Biden Signs Act to Restart Alaska Cruises from Seattle

Biden signs act restarting Alaska cruises
Norwegian Bliss in Seattle in 2018 (Port of Seattle)

Published May 24, 2021 6:51 PM by The Maritime Executive

President Joe Biden signed into law the Alaska Tourism Restoration Act to permit foreign-flagged cruise ships to operate cruises to Alaska in 2021. Promoted as an important part of Alaska’s recovery from the pandemic and part of the state’s efforts to rebuild its tourism industry, the act is also the first modern waiver of U.S. cabotage laws for the cruise industry.

Alaska’s elected representatives proposed the act in March after Canada announced that its ports would remain closed to cruise ships until February 2022. Initially given little chance of passage, the act made it successfully through the U.S. Senate and then the U.S. House of Representatives in part because of its simplicity. It states that while the Canadian ports are closed, a cruise departing from Seattle for Alaska will be deemed a foreign voyage. The Passenger Vessel Services Act requires all non-U.S. passenger ships to stop at a foreign port when transporting Americans, even on a cruise, between two U.S. ports.

In announcing that President Biden would hold a brief signing ceremony with the Alaska delegation at the White House this afternoon, Press Secretary Jen Psaki called the bill “a critical step toward returning to normal in a state where one in 10 jobs is in the tourism industry.” Proponents of the bill, which even included the small and American cruise ships which are operating in Alaska, cited the economic harm to the state and its small businesses if it were to miss a second year of cruises. In 2019, over 1.2 million cruise passengers visited Alaska.

Local officials in Canada were upset to hear the news of the passage of the act. They worried that what was promoted as a temporary exemption could become permanent. Ports in British Columbia, and especially Vancouver and Victoria, were also big beneficiaries of the Alaska cruise season. Many cruise ships embarked passengers in Vancouver in addition to the required port calls to meet U.S. laws. Port officials had called on the Canadian federal government to permit technical calls for the Alaska-bound cruise ships, while Canada's Transportation Minister Omar Alghabra said the country's focus needed to remain on preventing the spread of COVID-19.

The cruise industry has been quick to respond announcing plans to offer an abbreviated season of cruises aboard the large ships. Three of Carnival Corporation’s brands, Carnival Cruise Line, Holland America Line, and Princess Cruises, all announced their cruise plans the same day as the act passed the House of Representatives. The three cruise lines, including Holland America and Princess which historically are the largest operators in Alaska, plan to sail between the end of July and September 2021.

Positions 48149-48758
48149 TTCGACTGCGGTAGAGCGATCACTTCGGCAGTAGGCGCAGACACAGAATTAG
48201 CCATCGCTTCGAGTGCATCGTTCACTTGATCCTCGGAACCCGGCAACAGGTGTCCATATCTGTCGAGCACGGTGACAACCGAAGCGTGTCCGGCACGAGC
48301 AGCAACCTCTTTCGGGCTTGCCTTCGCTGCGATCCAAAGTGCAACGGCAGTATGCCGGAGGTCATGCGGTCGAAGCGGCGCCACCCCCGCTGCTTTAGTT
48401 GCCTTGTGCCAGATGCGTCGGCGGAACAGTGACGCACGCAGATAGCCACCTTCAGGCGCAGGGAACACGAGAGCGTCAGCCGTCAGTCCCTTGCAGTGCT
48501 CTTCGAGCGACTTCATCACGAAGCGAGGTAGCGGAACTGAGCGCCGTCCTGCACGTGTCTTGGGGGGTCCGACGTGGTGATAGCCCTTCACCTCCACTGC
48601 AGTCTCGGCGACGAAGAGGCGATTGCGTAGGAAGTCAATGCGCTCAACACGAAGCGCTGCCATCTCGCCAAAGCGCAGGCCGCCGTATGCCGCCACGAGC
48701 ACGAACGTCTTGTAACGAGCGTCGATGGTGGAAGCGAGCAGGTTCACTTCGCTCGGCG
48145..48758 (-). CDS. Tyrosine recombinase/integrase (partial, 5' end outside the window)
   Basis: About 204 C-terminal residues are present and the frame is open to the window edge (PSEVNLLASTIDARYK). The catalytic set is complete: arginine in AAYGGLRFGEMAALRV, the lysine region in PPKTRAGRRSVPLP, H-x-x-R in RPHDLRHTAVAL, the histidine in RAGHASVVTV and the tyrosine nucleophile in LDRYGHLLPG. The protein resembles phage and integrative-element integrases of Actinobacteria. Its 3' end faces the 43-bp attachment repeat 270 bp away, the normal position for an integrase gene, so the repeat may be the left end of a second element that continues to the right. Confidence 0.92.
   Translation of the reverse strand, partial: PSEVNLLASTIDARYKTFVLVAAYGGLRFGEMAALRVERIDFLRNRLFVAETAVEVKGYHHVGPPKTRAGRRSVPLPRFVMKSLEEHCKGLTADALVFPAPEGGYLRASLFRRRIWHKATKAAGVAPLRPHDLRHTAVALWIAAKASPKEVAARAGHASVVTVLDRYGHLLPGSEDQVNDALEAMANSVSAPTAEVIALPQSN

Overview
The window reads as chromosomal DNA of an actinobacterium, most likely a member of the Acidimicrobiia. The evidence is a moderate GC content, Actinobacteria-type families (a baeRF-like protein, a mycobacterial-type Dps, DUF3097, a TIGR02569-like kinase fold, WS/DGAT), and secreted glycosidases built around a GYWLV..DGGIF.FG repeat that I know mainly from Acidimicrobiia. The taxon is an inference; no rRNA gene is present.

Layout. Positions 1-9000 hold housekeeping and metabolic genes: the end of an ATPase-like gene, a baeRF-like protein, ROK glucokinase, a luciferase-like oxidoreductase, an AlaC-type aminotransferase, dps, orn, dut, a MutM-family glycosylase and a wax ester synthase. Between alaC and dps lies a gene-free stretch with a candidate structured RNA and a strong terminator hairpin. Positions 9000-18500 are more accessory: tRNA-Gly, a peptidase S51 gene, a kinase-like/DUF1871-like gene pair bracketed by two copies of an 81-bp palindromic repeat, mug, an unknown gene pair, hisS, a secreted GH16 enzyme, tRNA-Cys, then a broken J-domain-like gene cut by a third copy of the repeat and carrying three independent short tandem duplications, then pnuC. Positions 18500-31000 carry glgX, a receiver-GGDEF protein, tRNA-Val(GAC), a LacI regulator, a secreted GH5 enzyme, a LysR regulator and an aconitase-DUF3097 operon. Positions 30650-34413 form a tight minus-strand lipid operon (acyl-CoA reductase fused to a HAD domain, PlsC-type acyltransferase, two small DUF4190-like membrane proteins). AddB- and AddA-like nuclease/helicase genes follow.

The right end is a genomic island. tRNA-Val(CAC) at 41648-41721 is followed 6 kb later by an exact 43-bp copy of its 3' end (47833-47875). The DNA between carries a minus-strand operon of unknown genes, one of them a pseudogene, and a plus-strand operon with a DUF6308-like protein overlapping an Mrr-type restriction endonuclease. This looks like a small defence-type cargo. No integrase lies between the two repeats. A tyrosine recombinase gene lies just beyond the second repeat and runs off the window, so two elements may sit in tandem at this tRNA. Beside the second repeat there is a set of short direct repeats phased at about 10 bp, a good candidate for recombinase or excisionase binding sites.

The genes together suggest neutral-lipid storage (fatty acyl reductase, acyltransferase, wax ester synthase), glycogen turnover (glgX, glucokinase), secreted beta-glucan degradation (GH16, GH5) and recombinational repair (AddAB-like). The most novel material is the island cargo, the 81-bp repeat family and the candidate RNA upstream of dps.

The Royal Caribbean Group also announced plans to position cruise ships to Alaska for the summer. Royal Caribbean International’s cruise ship Serenade of the Seas will start sailing to Alaska in late July and a second ship, the Ovation of the Seas, will join her starting in August. In addition, the company’s premium brand Celebrity Cruises will also be cruising in Alaska with its Celebrity Summit starting on July 23.

Another large cruise brand, Norwegian Cruise Line, announced today that they will also restart their Alaska cruise program. The company plans to start sailing from Seattle starting on August 7 with its cruise ship the Norwegian Bliss.

While the act cleared the way for the cruise lines to announce plans for the first cruise ships to sail from U.S. ports since the onset of the pandemic, the cruise lines still need to gain approvals from the Centers for Disease Control and Prevention before the cruises can begin. The lines will have to reach agreements with the ports and authorities and share plans with the CDC for containment of the virus. In addition, the cruise lines need to operate simulated voyages to demonstrate their plans’ effectiveness unless they limit cruises to vaccinated passengers and crew.

Michael Bayley, President and CEO of Royal Caribbean International announced via his social media accounts that “Royal Caribbean submitted the first of several port/health plans to the CDC which are required to receive approval for the simulated voyages which are required to precede approval for regular cruises. As we continue to vaccinate our crew, we are preparing for our return to service. In the coming days and weeks, we will announce more exciting news for all our crew and all our loyal guests.”

The CDC is requiring 30 days for approval so that cruise lines are now rushing to complete their plans and submit them so that they can get the clearances needed to restart cruising from the U.S.